Getting dressed in the costume is a serious undertaking. The face paint is by far the longest part of the process. After gluing our eyebrows down with spirit gum and wax, we applied white makeup, with red and black accents around our eyes. It takes at least one other person to help put on the armor, strapping on the gauntlets, threading and tying off the armor laces, and fastening the shoulder pieces.
Photo by Jackie Peveto
That afternoon, by the time the last headband was tied on, we were almost late for our craftsmanship judging timeslot. We ran through the hotel, across the street and into the convention center. We darted through the crowds of Marios, ninjas, princesses, and superheroes on a mission, our faces set. People turned as we blew by, nudging their neighbors, squealing with delight, whispering, “Kyoshi warriors!” I couldn’t help but smile. We were being recognized again.
Judging as a rule, is always running late, so we had a minute to pull ourselves together before we were ushered inside. Three judges sat behind a long table. One of them, a lady in a classic Batgirl costume, said, “You guys look great!”
The other two were more reserved. They asked us a lot of questions about the process of making the outfits, what the armor was made of, how long it took to make them. As they looked at the sample pictures we provided on a tablet, we explained our creative decisions—choosing sage and forest green instead of jewel tones, crafting the armor with stamped brown leather to fit better with the organic colors of the Earth Kingdom, etc. They nodded through our explanations and asked to look at our hems and our fans.
They thanked us for coming in and as we left, one of the judges asked if we had a walk-on performance in the masquerade. We told her we did and she answered, “If you didn’t, I’d say go make something up right now.” The other two judges laughed and agreed.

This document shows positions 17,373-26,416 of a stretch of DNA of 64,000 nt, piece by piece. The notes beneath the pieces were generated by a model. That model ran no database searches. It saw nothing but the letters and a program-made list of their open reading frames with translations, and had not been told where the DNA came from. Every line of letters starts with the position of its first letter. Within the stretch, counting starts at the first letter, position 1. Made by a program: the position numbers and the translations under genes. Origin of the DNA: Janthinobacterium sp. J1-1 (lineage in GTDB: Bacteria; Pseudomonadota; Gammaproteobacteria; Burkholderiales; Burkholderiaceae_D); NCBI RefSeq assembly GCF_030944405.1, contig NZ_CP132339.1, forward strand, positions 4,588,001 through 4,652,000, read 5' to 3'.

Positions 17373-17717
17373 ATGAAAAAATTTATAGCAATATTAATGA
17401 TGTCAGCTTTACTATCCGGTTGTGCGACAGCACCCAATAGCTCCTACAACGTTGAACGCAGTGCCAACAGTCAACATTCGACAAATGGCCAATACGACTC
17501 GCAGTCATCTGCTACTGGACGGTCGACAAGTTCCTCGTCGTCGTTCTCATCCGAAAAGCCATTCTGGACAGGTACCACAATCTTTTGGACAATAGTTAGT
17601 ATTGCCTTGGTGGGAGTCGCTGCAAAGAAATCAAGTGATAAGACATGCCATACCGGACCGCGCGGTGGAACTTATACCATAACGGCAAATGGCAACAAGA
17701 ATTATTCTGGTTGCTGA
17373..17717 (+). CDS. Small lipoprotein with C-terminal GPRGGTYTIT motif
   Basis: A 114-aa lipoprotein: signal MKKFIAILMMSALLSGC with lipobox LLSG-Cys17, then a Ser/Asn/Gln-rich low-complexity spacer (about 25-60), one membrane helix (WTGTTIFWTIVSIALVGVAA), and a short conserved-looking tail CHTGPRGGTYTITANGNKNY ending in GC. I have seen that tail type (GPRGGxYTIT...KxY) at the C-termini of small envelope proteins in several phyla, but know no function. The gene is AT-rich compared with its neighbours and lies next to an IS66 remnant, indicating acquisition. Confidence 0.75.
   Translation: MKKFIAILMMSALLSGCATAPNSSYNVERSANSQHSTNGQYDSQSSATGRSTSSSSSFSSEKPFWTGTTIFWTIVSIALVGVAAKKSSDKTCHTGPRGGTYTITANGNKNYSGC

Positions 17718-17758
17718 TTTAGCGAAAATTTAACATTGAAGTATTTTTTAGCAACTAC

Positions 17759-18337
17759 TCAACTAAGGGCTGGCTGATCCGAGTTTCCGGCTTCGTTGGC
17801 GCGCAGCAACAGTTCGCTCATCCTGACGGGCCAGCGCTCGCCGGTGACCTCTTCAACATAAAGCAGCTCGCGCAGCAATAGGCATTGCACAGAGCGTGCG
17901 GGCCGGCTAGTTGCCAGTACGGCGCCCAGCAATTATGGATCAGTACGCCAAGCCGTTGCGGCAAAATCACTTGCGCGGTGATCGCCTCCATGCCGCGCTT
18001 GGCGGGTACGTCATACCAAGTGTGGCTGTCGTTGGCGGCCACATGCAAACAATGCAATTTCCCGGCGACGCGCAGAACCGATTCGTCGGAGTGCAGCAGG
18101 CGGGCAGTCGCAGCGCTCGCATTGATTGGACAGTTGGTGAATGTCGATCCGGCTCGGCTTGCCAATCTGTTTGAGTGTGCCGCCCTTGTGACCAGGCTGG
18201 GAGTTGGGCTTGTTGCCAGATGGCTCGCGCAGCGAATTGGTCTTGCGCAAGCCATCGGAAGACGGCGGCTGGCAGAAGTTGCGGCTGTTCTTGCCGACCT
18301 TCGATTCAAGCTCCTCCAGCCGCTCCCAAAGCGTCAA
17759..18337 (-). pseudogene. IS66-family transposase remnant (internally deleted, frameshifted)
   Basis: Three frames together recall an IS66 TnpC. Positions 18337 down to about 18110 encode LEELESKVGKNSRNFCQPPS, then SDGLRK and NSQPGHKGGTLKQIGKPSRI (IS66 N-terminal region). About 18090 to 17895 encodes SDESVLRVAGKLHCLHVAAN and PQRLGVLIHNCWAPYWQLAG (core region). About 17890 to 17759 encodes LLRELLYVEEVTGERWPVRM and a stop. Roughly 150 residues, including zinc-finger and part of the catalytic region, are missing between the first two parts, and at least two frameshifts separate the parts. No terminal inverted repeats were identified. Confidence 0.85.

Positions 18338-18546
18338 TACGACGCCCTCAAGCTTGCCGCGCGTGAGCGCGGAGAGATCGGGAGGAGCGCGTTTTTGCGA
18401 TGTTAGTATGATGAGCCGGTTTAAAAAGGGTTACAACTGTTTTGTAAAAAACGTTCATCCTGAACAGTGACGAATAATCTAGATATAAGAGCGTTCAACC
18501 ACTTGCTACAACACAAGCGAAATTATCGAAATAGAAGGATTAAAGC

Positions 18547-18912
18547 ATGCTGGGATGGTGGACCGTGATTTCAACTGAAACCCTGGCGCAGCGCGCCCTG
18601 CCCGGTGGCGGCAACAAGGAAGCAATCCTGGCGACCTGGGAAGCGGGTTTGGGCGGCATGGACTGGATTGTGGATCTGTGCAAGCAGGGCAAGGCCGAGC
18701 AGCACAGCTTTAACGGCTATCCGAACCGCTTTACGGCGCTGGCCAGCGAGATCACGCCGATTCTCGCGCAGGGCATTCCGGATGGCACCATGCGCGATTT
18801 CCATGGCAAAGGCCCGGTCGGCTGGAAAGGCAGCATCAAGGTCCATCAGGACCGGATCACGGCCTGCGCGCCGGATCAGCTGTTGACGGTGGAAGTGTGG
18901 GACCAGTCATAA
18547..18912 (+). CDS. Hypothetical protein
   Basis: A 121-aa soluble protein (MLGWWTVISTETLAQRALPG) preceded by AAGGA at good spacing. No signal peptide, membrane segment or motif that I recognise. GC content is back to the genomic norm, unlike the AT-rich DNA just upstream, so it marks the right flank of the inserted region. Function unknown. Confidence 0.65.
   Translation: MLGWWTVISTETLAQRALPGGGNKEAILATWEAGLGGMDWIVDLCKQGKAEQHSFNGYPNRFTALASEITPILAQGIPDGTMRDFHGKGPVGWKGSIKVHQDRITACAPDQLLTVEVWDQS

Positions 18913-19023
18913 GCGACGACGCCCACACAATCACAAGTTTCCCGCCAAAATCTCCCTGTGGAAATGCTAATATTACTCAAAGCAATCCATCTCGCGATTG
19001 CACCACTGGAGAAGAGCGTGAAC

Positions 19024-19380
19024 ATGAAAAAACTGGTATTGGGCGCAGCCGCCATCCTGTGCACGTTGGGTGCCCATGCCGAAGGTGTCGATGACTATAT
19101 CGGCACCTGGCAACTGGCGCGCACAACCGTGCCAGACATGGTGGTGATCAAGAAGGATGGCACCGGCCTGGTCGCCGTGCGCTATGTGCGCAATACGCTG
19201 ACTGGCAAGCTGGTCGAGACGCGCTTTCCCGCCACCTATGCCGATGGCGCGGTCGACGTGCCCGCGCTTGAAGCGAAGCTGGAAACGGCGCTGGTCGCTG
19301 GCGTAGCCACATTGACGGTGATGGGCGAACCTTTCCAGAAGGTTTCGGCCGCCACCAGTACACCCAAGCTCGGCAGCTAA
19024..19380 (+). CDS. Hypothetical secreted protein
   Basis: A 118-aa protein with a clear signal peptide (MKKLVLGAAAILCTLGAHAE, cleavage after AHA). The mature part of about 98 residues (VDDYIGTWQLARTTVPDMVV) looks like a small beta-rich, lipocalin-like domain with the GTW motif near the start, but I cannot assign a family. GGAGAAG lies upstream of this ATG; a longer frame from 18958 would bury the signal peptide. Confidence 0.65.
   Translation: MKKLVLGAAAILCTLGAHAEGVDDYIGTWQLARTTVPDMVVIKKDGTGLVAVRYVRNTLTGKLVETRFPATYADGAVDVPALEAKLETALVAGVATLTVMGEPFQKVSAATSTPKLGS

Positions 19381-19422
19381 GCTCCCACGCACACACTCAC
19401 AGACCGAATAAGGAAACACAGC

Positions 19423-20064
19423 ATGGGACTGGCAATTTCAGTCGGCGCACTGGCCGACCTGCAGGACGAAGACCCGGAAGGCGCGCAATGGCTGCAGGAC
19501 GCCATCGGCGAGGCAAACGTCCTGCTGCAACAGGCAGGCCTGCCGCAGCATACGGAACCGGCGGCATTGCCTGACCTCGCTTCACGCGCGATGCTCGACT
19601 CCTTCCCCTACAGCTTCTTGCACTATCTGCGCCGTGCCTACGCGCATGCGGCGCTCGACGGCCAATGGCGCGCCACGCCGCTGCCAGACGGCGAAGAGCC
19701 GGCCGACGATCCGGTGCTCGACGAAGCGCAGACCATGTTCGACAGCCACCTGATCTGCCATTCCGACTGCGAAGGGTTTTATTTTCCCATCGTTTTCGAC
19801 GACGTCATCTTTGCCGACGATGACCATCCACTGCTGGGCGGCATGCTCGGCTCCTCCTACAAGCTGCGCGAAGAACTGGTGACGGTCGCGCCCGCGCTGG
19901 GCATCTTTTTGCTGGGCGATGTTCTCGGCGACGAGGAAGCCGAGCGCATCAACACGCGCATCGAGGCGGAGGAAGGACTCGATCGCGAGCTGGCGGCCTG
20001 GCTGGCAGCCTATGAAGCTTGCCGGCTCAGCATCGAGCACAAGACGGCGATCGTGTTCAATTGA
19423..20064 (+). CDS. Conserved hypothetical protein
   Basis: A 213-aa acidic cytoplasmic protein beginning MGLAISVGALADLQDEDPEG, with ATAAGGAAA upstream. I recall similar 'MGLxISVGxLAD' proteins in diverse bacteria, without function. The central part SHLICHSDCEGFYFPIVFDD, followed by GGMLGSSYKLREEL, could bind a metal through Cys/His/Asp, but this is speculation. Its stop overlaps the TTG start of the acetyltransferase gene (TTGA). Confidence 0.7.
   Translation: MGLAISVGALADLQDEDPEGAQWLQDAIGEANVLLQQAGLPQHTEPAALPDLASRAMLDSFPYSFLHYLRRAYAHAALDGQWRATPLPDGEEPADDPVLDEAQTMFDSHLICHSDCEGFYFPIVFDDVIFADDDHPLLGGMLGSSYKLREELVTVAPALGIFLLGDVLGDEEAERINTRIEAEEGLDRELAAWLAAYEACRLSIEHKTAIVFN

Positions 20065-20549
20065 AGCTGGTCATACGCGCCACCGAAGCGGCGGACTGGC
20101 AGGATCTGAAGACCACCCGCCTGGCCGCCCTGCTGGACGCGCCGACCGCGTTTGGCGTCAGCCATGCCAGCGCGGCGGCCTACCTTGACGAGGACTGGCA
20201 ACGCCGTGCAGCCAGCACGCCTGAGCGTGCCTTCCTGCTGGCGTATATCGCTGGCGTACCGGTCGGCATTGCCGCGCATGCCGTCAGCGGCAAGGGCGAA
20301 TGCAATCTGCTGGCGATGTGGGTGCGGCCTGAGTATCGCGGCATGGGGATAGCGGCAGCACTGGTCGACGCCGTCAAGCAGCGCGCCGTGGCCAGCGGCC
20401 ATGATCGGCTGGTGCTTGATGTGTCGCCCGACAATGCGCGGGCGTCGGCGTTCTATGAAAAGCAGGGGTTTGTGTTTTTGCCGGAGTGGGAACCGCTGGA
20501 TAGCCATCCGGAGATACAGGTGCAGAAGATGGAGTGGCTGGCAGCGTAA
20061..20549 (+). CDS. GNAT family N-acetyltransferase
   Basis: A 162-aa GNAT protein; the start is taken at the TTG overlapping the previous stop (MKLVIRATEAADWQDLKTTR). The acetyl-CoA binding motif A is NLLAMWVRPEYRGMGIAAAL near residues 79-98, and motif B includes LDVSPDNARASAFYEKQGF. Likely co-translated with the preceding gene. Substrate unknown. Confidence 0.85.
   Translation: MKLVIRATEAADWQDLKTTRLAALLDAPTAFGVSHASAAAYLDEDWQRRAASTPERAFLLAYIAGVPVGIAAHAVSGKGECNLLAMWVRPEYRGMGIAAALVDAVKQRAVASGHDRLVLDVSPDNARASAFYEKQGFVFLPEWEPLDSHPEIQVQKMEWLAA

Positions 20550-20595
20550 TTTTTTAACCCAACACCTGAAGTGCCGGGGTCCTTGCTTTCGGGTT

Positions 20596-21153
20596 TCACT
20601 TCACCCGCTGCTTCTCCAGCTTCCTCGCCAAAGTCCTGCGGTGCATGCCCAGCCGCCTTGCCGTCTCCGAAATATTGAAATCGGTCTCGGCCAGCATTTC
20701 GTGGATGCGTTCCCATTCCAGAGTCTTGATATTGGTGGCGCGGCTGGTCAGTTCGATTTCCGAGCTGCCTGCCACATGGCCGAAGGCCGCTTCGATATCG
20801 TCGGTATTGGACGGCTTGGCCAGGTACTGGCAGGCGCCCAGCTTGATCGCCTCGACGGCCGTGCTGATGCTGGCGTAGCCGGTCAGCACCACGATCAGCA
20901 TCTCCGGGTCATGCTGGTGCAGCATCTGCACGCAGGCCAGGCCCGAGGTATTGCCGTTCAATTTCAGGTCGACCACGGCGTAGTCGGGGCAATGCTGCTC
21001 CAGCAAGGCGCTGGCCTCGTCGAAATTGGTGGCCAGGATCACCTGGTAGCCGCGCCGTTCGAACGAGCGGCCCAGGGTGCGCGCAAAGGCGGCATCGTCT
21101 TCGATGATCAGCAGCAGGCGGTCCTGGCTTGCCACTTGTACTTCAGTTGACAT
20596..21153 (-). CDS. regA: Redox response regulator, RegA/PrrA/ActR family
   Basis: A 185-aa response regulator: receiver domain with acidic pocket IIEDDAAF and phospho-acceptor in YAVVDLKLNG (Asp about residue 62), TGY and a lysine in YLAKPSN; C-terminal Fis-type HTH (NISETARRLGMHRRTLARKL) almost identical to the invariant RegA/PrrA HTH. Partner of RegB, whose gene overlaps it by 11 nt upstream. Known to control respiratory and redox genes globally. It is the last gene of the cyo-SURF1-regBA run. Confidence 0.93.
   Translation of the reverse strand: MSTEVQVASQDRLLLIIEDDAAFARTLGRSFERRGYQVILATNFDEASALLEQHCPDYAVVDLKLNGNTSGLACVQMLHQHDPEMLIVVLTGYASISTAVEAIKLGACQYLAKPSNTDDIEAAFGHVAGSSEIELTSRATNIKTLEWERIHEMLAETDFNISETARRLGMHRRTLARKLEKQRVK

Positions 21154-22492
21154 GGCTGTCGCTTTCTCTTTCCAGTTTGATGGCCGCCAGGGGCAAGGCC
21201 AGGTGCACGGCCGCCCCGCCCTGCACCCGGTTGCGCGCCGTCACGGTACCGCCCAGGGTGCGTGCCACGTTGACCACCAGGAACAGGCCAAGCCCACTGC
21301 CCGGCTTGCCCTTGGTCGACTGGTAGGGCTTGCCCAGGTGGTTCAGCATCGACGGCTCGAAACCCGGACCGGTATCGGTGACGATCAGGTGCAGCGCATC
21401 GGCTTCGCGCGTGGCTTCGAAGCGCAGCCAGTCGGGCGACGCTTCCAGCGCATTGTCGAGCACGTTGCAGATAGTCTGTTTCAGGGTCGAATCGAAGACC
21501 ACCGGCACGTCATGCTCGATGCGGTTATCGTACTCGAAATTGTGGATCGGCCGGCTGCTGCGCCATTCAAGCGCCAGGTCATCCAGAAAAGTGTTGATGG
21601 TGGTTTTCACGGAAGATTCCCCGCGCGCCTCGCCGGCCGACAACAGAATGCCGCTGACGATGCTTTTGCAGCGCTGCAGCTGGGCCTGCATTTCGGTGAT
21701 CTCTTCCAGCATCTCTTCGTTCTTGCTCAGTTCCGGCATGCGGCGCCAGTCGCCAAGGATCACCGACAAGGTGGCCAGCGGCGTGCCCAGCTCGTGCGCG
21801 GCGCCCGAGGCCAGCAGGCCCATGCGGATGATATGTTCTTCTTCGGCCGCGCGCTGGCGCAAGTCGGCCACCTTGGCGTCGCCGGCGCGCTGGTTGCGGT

Later, we sat in the green room while the masquerade organizers got everyone in order. We got to talk with a lot of the other competitors and ask them about their cosplays. One group had six people, dressed in elegant Viking-inspired outfits—the young woman seated near us explained that she had just been married and this was their wedding party. I got to talk with a corpse bride who was competing for the first time.
The masquerade is a different animal than craftsmanship. It is one thing to construct an outfit, build a suit of mech armor or craft dragon wings; it is another to get up on a stage in front of hundreds of people and convince them what they are seeing is real. Every movement and gesture will be under scrutiny by hundreds of devoted fans. The cosplayer selects music to play during her three minutes of performance. There might be a funny skit with exaggerated gestures, an interpretive dance, a gymnastic routine, or something else completely. The audience never knows what will come next.